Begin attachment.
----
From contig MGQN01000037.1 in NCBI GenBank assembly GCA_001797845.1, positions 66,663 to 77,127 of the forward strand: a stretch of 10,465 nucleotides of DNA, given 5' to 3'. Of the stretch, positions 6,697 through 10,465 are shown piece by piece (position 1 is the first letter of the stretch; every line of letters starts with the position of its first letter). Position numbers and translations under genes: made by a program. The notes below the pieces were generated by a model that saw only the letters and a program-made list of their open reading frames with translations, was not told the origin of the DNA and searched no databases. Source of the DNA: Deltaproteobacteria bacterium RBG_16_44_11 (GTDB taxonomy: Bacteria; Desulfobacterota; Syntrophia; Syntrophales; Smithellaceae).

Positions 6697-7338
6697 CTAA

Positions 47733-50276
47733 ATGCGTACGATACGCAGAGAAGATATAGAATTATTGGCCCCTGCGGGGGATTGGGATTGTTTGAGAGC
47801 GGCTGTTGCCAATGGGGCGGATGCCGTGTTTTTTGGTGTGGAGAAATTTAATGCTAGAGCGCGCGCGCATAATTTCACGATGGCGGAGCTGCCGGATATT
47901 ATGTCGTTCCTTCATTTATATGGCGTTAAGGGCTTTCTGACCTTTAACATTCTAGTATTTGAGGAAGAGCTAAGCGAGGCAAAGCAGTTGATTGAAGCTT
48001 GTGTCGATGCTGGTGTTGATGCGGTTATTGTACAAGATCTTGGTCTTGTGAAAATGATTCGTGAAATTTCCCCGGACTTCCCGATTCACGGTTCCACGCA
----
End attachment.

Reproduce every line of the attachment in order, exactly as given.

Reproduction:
From contig MGQN01000037.1 in NCBI GenBank assembly GCA_001797845.1, positions 66,663 to 77,127 of the forward strand: a stretch of 10,465 nucleotides of DNA, given 5' to 3'. Of the stretch, positions 6,697 through 10,465 are shown piece by piece (position 1 is the first letter of the stretch; every line of letters starts with the position of its first letter). Position numbers and translations under genes: made by a program. The notes below the pieces were generated by a model that saw only the letters and a program-made list of their open reading frames with translations, was not told the origin of the DNA and searched no databases. Source of the DNA: Deltaproteobacteria bacterium RBG_16_44_11 (GTDB taxonomy: Bacteria; Desulfobacterota; Syntrophia; Syntrophales; Smithellaceae).

Positions 6697-7338
6697 CTAA

Positions 47733-50276
47733 ATGCGTACGATACGCAGAGAAGATATAGAATTATTGGCCCCTGCGGGGGATTGGGATTGTTTGAGAGC
47801 GGCTGTTGCCAATGGGGCGGATGCCGTGTTTTTTGGTGTGGAGAAATTTAATGCTAGAGCGCGCGCGCATAATTTCACGATGGCGGAGCTGCCGGATATT
47901 ATGTCGTTCCTTCATTTATATGGCGTTAAGGGCTTTCTGACCTTTAACATTCTAGTATTTGAGGAAGAGCTAAGCGAGGCAAAGCAGTTGATTGAAGCTT
48001 GTGTCGATGCTGGTGTTGATGCGGTTATTGTACAAGATCTTGGTCTTGTGAAAATGATTCGTGAAATTTCCCCGGACTTCCCGATTCACGGTTCCACGCA